Mental Health Act: shortfall fear over independent advocacy service

Campaigners remain “deeply concerned” that people subject to compulsory powers under the Mental Health Act 2007 will miss out on an advocacy service to be launched next week.

Mind’s policy and campaigns manager Anna Bird said service users could be waiting “many more months” after the 1 April deadline before fully trained advocates are available in some parts of England.

Advocacy entitlement

Patients subject to community treatment orders and detentions under the act, which came into effect in November 2008, are legally entitled to independent mental health advocates (IMHAs).

However, Bird said services had been left with “very little time” to prepare after primary care trusts were only awarded commissioning responsibilities in December.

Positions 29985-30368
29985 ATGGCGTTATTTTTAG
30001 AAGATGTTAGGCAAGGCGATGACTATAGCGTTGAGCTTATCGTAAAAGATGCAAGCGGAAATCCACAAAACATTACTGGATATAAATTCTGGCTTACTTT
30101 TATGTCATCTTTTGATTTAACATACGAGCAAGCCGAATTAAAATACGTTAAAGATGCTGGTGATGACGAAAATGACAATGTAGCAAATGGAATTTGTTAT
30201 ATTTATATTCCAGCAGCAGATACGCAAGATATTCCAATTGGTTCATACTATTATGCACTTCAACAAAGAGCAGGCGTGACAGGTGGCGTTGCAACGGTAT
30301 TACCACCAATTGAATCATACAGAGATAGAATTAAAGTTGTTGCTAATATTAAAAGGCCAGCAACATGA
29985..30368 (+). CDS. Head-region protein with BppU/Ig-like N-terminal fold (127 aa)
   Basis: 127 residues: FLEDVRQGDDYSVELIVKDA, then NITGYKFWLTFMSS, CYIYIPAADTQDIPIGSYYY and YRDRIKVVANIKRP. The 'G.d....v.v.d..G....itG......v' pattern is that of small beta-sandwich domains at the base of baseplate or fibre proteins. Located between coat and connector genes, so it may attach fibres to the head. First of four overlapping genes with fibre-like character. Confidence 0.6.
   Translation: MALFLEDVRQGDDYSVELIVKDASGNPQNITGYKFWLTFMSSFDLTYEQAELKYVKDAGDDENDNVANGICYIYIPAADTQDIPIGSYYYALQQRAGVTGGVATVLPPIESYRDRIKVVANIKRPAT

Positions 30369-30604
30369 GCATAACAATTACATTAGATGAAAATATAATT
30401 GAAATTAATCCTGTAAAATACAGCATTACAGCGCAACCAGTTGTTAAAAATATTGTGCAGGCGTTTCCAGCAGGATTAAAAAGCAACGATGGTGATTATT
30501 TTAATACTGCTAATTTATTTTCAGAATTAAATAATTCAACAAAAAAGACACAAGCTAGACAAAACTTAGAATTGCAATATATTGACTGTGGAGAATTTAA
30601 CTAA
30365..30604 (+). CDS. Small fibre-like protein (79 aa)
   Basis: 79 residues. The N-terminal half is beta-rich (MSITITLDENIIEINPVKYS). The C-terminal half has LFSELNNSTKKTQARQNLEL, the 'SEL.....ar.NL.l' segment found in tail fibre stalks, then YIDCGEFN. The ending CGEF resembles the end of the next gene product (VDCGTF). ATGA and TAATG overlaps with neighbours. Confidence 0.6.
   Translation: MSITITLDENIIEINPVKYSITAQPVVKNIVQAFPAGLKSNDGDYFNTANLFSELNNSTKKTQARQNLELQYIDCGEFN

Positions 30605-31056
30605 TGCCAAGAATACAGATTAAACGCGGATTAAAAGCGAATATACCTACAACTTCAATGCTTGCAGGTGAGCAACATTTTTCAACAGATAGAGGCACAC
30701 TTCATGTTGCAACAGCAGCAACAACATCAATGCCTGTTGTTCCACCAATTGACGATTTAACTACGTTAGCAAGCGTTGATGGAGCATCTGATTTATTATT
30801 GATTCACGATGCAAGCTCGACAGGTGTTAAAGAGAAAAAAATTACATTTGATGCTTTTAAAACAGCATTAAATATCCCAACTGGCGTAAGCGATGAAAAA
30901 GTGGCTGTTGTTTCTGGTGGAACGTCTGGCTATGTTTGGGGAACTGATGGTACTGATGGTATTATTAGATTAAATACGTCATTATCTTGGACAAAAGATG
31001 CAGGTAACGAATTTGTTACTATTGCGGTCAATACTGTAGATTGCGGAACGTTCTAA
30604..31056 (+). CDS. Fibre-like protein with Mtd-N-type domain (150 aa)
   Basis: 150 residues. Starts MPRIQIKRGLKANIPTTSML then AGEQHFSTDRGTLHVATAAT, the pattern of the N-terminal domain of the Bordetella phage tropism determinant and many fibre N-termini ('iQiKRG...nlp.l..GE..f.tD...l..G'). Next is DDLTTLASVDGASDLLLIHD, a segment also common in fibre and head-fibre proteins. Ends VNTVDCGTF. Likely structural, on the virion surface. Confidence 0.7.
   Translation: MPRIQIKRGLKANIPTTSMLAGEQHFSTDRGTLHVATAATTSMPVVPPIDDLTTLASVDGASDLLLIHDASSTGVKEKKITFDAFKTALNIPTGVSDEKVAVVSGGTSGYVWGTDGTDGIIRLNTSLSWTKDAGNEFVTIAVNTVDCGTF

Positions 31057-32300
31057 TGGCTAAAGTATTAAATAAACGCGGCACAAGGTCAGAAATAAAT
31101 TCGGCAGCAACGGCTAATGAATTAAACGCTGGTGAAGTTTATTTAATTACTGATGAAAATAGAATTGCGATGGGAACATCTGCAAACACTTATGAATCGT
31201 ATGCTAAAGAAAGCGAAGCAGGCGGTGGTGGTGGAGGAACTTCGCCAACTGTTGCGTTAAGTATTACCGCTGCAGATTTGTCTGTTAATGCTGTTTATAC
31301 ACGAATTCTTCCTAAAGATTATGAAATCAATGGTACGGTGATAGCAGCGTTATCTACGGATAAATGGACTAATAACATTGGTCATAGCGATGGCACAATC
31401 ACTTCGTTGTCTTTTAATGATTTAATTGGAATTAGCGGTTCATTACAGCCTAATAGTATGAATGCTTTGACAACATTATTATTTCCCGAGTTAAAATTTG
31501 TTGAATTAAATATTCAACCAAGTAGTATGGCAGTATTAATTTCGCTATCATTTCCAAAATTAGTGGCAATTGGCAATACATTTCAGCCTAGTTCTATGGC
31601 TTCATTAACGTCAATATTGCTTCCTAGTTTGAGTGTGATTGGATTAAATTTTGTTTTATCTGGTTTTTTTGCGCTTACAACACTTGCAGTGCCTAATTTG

Charles Walker, Conservative MP for Broxbourne in Hertfordshire, who served on the parliamentary committee that scrutinised the act, said: “Sufficient progress is clearly not being made to provide the mentally ill with qualified advocates. It is simply not acceptable to deny people representation when their liberty is at stake.”


A Department of Health spokesperson said the roll-out of IMHA services had been supported by the National Institute for Mental Health in England.

“Local services have been aware for a number of months that the provisions on IMHA services would be introduced from April 2009,” the spokesperson added.

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